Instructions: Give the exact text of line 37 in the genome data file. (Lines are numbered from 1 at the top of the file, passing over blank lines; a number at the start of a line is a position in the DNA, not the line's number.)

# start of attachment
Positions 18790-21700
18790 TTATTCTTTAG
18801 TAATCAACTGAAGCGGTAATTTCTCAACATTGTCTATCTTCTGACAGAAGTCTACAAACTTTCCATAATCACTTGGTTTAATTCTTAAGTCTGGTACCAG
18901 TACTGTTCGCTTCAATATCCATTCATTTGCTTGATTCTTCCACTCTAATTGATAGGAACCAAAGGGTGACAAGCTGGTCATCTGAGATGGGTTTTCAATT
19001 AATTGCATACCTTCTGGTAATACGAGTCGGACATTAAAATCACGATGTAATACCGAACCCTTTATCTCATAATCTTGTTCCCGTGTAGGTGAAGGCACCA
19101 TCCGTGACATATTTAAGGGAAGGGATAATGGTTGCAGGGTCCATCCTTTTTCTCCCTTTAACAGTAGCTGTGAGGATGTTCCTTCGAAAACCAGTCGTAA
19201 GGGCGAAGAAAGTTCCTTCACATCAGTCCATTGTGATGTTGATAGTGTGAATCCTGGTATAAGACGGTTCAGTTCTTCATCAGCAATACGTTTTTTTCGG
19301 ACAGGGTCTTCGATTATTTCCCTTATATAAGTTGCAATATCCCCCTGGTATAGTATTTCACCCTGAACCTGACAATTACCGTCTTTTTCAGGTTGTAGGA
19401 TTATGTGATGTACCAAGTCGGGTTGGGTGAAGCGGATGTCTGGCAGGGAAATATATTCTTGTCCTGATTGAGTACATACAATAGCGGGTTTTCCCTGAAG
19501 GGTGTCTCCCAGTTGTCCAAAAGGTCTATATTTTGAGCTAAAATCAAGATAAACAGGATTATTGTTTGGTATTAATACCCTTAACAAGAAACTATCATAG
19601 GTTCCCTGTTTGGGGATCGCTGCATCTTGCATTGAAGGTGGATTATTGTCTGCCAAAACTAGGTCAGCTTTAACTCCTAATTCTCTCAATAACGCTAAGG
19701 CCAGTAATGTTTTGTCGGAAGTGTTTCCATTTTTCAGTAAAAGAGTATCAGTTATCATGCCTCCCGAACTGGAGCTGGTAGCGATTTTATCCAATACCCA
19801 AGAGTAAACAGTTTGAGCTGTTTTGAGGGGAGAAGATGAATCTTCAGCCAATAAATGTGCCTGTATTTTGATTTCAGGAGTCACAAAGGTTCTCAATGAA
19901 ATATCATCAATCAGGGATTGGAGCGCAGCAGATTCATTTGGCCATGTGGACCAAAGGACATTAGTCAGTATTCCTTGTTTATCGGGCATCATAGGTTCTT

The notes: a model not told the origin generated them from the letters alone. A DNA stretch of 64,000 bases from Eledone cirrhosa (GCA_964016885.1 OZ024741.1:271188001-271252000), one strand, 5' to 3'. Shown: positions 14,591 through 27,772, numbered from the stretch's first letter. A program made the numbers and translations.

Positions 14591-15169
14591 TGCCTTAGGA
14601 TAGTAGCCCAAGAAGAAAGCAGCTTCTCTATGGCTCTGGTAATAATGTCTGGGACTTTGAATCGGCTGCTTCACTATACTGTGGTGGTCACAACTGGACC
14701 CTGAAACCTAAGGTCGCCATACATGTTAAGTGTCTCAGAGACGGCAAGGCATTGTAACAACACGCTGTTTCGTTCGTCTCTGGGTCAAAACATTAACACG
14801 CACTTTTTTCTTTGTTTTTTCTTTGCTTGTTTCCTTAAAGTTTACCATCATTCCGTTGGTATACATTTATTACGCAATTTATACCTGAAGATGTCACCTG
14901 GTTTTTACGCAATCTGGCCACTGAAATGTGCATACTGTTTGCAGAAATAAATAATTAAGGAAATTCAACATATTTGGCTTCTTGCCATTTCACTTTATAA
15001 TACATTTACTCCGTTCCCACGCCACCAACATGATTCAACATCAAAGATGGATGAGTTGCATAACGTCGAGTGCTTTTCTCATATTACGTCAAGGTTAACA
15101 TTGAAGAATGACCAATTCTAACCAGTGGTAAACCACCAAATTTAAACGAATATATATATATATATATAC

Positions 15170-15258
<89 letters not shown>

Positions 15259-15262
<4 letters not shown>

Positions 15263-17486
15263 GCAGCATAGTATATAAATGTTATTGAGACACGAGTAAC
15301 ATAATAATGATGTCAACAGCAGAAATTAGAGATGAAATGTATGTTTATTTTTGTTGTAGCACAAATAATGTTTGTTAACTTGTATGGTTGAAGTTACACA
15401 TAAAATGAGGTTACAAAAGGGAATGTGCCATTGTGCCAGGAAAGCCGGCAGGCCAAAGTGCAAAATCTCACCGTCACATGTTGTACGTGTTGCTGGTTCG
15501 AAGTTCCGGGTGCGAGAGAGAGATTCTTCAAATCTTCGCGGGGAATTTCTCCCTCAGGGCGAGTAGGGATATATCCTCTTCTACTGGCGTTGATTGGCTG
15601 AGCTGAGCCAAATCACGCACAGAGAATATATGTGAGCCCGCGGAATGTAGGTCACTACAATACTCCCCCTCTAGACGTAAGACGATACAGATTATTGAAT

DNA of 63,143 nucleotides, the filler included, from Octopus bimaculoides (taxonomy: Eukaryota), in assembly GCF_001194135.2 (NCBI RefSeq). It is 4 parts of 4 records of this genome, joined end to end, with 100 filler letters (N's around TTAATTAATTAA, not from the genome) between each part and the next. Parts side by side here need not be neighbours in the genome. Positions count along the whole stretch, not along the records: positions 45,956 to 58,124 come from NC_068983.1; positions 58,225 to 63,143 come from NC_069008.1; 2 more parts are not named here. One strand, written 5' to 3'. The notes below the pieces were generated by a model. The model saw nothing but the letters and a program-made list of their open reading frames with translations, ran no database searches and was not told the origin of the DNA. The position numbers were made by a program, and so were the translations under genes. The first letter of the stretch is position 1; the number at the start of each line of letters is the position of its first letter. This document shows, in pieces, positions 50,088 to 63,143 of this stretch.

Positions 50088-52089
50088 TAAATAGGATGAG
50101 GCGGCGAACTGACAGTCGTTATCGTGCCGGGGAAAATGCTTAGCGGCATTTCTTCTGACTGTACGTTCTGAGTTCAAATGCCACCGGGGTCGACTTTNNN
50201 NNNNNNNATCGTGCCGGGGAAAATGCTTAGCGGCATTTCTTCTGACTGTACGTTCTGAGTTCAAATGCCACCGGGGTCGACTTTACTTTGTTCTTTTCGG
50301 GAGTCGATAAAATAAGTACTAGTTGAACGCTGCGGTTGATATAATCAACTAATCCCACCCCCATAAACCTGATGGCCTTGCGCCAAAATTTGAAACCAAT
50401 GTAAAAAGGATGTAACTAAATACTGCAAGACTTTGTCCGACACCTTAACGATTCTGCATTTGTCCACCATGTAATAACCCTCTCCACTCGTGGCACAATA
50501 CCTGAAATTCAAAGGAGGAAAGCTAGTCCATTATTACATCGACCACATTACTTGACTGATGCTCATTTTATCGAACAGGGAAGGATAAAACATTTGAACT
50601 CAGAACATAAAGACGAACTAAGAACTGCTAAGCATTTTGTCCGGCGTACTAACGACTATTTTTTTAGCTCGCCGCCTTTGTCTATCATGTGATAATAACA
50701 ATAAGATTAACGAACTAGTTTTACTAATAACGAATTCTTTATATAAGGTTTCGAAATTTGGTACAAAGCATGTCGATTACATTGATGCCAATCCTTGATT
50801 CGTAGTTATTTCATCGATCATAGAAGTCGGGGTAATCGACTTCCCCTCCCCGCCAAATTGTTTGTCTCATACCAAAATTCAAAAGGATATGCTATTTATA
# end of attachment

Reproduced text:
50101 GCGGCGAACTGACAGTCGTTATCGTGCCGGGGAAAATGCTTAGCGGCATTTCTTCTGACTGTACGTTCTGAGTTCAAATGCCACCGGGGTCGACTTTNNN